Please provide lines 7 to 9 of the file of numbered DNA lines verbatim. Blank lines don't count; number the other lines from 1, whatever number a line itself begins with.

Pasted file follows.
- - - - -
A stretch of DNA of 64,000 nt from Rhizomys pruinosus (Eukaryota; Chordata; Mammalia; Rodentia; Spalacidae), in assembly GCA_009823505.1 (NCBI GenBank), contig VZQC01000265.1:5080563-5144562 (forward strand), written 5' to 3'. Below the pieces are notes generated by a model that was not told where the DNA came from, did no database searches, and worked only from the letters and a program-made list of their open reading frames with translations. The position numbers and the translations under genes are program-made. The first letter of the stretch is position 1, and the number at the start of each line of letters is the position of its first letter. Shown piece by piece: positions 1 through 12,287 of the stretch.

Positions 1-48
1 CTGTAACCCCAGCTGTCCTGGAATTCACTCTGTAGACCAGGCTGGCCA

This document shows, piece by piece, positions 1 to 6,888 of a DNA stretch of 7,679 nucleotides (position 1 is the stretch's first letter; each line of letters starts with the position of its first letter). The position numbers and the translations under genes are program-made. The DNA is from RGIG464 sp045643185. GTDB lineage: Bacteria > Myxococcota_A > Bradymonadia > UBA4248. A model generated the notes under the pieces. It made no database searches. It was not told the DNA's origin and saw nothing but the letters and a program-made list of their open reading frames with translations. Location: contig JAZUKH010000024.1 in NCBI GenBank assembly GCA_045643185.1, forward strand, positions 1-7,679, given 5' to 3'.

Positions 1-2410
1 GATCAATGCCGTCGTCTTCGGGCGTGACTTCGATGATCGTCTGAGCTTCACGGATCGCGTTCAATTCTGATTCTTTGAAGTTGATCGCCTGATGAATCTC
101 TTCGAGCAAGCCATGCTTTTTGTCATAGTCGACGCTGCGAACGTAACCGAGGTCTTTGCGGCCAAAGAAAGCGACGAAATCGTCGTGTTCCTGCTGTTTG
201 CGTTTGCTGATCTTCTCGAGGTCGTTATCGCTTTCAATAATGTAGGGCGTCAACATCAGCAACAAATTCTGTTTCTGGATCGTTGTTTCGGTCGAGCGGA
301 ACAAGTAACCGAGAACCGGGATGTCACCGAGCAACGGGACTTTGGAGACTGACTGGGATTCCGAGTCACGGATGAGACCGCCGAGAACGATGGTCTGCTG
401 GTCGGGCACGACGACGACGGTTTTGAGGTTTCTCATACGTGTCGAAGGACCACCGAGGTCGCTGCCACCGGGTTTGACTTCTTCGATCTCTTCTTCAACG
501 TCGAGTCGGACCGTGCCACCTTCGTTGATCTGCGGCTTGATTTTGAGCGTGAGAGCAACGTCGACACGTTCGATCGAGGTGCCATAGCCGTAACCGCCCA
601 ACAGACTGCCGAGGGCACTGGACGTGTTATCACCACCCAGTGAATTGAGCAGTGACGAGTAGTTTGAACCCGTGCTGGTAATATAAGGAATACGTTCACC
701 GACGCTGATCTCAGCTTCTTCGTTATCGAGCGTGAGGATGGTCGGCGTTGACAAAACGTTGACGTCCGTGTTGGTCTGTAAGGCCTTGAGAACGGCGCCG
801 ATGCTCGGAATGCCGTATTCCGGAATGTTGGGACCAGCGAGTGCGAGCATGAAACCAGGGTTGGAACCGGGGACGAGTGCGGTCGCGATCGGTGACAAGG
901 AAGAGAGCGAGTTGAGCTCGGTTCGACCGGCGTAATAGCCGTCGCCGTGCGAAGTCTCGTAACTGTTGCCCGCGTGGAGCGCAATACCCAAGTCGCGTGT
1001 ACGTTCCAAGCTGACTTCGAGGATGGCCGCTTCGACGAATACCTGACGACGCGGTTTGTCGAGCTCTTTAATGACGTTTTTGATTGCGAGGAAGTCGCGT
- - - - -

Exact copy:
101 TTCGAGCAAGCCATGCTTTTTGTCATAGTCGACGCTGCGAACGTAACCGAGGTCTTTGCGGCCAAAGAAAGCGACGAAATCGTCGTGTTCCTGCTGTTTG
201 CGTTTGCTGATCTTCTCGAGGTCGTTATCGCTTTCAATAATGTAGGGCGTCAACATCAGCAACAAATTCTGTTTCTGGATCGTTGTTTCGGTCGAGCGGA
301 ACAAGTAACCGAGAACCGGGATGTCACCGAGCAACGGGACTTTGGAGACTGACTGGGATTCCGAGTCACGGATGAGACCGCCGAGAACGATGGTCTGCTG